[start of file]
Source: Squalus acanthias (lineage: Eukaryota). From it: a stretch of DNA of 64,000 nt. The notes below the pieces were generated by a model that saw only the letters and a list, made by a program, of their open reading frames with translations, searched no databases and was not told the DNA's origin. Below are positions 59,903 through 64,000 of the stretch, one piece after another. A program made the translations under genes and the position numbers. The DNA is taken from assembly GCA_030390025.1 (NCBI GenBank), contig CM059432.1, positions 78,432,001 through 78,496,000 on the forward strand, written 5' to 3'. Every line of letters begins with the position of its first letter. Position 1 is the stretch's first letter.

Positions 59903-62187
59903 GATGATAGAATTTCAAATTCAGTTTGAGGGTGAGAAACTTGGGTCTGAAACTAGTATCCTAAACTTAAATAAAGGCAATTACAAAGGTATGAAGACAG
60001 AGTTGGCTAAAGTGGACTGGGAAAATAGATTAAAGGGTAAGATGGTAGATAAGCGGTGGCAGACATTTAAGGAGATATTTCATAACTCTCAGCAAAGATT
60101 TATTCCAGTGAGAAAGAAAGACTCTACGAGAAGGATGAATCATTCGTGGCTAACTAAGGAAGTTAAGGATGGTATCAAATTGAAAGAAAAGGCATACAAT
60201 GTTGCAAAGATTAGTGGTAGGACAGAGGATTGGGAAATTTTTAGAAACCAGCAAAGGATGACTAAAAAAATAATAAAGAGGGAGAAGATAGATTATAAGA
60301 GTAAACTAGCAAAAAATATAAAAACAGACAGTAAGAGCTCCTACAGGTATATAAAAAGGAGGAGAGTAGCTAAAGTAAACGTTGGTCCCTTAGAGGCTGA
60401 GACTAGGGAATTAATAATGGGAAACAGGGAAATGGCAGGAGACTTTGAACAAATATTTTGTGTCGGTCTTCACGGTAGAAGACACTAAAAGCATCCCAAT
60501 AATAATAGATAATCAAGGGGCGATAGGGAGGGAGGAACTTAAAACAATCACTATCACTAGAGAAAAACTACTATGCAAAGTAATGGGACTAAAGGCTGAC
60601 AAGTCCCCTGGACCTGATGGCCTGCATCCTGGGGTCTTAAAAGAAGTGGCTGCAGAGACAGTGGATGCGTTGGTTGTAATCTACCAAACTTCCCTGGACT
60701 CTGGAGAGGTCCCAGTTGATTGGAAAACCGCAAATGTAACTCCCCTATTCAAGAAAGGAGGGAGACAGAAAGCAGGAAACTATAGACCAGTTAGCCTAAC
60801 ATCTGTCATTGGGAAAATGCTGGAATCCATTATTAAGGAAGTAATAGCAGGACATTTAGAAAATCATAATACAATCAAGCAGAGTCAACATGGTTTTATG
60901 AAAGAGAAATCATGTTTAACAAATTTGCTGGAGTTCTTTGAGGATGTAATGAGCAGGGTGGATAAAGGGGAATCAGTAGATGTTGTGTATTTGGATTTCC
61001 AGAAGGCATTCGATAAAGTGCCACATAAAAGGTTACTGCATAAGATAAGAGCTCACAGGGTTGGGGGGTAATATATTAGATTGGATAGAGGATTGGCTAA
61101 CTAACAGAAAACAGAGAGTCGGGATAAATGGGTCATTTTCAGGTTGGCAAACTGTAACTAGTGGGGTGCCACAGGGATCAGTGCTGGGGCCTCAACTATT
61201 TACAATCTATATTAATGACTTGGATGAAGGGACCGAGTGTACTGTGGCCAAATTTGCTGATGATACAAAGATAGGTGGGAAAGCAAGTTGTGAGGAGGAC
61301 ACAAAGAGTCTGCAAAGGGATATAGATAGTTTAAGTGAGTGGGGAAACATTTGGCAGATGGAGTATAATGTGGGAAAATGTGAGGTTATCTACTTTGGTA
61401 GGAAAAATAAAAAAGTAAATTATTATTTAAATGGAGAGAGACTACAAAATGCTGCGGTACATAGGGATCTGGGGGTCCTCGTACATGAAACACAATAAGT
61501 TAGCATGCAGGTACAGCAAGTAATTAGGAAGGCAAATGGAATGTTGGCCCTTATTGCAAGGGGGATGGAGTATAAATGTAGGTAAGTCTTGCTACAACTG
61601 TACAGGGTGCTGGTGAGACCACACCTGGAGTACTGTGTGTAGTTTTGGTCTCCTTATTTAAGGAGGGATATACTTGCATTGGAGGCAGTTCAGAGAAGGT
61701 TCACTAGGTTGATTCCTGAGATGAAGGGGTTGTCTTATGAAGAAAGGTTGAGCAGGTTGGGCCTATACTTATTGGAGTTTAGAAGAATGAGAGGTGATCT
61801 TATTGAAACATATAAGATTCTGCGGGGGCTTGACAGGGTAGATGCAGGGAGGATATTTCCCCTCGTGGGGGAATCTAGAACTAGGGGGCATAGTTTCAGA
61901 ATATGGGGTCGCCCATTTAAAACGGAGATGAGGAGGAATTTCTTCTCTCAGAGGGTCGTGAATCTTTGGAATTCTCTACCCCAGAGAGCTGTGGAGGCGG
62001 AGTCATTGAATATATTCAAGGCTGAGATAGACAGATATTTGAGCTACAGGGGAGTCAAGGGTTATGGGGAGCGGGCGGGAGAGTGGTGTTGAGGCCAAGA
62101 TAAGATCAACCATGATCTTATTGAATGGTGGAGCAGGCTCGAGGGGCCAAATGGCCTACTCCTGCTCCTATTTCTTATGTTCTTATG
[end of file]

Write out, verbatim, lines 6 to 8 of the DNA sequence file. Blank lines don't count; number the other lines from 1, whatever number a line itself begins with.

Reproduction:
60201 GTTGCAAAGATTAGTGGTAGGACAGAGGATTGGGAAATTTTTAGAAACCAGCAAAGGATGACTAAAAAAATAATAAAGAGGGAGAAGATAGATTATAAGA
60301 GTAAACTAGCAAAAAATATAAAAACAGACAGTAAGAGCTCCTACAGGTATATAAAAAGGAGGAGAGTAGCTAAAGTAAACGTTGGTCCCTTAGAGGCTGA
60401 GACTAGGGAATTAATAATGGGAAACAGGGAAATGGCAGGAGACTTTGAACAAATATTTTGTGTCGGTCTTCACGGTAGAAGACACTAAAAGCATCCCAAT